Commission’s mobility package aims to make traffic safer

Ministry of Transport and Communications
Publication date 27.6.2018 13.07
Press release
Photo: Shutterstock
Photo: Shutterstock

The Commission published the first and second mobility package targeting road traffic in 2017. They contained legislative initiatives on access to the road transport market, social issues, transport pricing and the monitoring and reporting of CO2 emissions from heavy goods vehicles.

The third mobility package - or a set of initiatives - was published on 17 May 2018. It aims to complete the modernisation of Europe's transport system. In other words, the package is designed to make future transport systems safe, clean and efficient for all citizens of the European Union.

The Finnish Government submitted its communication on the Commission's proposal to Parliament on 27 June 2018.

As part of the third mobility package, the Commission published its proposal for a new General Safety Regulation concerning vehicles. It contains initiatives on new mandatory requirements for vehicle safety. The Government supports the objectives of the proposal to improve road safety, and the use of modern technology in improving road safety.

The Government considers, however, that efforts to improve vehicle safety should focus more on setting broader general objectives as technologies develop and automatisation increases. Measures should be taken to avoid making single safety features mandatory. The Government also draws attention to the long transition periods proposed by the Commission. There is a risk that due to technological advances during the transition periods, the requirements will be outdated even before they enter into force.

According to the proposed Regulation, the Commission would have a wide mandate to adopt solutions relating to automatisation and the utilisation of information. The Government considers it important that the existing solutions and technologies will be used as widely as possible. The digitalisation of society calls for widely interoperable solutions. It is possible to achieve such solutions by utilising general-purpose technologies and adopting common practices that promote the availability of information. Sector-specific regulation that deviates from the general practices concerning data security solutions and inter-vehicular communication solutions may risk the wider interoperability of transport, mobility and traffic control.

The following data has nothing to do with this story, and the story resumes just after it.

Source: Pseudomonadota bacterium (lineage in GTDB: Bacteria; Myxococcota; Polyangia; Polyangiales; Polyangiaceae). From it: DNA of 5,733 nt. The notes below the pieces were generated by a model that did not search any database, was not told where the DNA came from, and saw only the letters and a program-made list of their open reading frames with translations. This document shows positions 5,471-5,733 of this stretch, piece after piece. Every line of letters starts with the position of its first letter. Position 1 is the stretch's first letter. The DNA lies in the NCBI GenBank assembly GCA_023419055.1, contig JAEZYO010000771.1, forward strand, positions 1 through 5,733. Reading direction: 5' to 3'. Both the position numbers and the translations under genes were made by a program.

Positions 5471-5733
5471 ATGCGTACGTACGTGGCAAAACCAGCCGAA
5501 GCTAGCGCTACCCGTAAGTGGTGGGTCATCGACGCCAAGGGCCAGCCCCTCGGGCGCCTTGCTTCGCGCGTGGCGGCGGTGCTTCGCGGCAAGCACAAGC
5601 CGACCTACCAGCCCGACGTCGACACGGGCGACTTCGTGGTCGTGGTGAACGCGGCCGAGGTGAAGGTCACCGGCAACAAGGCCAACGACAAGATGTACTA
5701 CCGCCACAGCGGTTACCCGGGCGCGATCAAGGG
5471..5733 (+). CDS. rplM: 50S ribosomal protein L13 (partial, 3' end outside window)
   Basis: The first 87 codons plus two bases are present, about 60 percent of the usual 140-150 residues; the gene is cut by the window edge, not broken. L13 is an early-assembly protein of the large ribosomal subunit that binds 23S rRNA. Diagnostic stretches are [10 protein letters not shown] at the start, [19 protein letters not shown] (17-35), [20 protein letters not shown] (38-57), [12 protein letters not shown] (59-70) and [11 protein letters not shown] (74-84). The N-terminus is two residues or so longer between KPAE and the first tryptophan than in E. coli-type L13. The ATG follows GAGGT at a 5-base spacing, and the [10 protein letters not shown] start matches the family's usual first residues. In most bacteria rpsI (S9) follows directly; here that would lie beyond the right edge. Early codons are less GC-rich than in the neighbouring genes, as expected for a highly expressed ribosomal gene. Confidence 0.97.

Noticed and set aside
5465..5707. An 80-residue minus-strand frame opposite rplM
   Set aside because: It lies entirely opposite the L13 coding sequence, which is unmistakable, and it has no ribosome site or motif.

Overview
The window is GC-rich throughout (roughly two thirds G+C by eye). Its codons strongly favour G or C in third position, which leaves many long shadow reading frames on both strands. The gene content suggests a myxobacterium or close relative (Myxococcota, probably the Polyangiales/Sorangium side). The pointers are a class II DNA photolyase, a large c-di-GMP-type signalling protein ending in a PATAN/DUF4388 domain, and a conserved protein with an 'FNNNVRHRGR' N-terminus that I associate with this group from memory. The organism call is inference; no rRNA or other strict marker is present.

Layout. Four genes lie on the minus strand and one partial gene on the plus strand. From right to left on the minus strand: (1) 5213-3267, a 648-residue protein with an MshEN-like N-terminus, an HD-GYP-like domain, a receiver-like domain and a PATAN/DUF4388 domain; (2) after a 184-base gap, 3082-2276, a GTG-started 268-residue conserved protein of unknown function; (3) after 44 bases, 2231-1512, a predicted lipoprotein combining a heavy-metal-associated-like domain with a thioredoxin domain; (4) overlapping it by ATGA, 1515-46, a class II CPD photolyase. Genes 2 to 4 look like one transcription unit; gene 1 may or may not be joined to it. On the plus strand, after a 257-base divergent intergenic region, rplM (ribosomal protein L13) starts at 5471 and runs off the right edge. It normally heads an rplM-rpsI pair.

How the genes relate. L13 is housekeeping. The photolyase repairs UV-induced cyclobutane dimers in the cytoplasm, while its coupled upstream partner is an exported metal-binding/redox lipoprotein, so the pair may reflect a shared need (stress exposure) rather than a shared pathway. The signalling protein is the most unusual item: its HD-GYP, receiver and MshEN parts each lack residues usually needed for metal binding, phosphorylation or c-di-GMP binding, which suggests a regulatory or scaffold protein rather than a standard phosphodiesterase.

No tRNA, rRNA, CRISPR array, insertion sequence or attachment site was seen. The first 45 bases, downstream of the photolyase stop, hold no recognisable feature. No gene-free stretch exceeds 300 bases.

As part of the mobility package, the Commission also proposes making legislative amendments that would adjust the time limit for implementing the special rules regarding the maximum length of cabins delivering improved aerodynamic performance, energy efficiency and safety performance. If this proposal was approved, it would make it possible to bring to market, earlier than currently allowed by law, heavy goods vehicle cabins that are safer and more aerodynamic. The Government is in favour of shortening this time limit.

Erik Asplund, Chief Specialist, tel. +358 295 34 2277